The truth is that labor is now a global commodity.  How can an American worker compete against a desperate, half-starving worker in the third world that will work like mad for a dollar an hour?

But this is what we get for letting the politicians push “free trade” down our throats.

Most American workers had no idea that free trade would mean that they would suddenly be competing for jobs against workers in the Philippines and Malaysia.

But that is the cold, hard reality of globalism.

All of this free trade has been very hard on American workers as factory after factory has closed, but it has allowed the big corporations to get exceedingly wealthy.

The top executives at the big global corporations are certainly enjoying all of this free trade.  Their salaries have soared.

In 1950, the ratio of the average executive’s paycheck to the average worker’s paycheck was about 30 to 1.  Since the year 2000, that ratio has ranged between 300 to 500 to one.

The rich are getting richer and the poor are getting poorer.

That is what globalism is all about.

The elite make out like bandits as they exploit third world labor pools, while the American middle class finds itself slowly being crushed out of existence.

According to the United Nations Gini Coefficient (which measures distribution of income), the United States has the highest level of inequality of all of the highly industrialized nations.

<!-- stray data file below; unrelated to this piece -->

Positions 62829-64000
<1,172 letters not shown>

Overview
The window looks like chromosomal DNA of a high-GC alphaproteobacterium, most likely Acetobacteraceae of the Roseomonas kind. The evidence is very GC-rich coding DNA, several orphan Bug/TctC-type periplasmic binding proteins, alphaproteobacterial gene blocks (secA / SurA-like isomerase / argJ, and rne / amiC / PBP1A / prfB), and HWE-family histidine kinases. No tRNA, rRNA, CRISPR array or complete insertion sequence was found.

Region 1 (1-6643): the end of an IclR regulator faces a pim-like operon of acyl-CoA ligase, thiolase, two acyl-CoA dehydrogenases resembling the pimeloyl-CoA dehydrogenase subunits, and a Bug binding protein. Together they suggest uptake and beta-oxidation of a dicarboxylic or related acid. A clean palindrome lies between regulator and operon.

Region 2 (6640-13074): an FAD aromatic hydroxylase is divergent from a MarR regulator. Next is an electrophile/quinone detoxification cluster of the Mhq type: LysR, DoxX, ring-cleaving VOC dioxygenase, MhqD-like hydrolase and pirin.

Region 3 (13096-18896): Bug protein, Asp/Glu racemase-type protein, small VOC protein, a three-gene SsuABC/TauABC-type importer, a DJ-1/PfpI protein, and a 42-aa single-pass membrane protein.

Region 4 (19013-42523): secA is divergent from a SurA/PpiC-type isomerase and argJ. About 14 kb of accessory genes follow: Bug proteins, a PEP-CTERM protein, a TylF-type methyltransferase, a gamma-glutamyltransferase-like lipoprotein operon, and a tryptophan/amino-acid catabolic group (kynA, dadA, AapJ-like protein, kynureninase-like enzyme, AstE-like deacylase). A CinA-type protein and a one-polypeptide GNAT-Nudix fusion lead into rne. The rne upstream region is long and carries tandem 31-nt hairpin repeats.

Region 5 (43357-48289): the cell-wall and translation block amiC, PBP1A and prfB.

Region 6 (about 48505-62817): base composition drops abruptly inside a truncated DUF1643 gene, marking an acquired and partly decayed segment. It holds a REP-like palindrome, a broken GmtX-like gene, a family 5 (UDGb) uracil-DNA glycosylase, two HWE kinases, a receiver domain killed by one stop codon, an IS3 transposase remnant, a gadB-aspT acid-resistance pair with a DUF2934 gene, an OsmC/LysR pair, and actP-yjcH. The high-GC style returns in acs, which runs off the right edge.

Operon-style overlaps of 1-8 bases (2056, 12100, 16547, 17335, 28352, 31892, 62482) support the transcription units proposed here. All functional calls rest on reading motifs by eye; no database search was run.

Increasingly, all of the rewards are going to those at the top, while the vast majority of Americans are left wondering why things just don’t seem to work out for them.

According to economists Thomas Piketty and Emmanuel Saez, two-thirds of income increases between 2002 and 2007 went to the wealthiest 1% of Americans.

Life is good if you are in the top one percent.

Unfortunately, that does not include any of us.

Instead, the American middle class is gradually being pushed into lower paying service jobs.  But it is really hard to feed a family by cutting hair or by greeting the folks who come walking into the local Wal-Mart.

If you talk to many Americans, they just can’t seem to figure out why they can’t make things work out even though they are working as hard as they can.  Millions of Americans have found themselves taking on second (and in many cases third) jobs in an attempt to provide for their families.

But what they don’t understand is that the global elite have turned labor into a globalized commodity.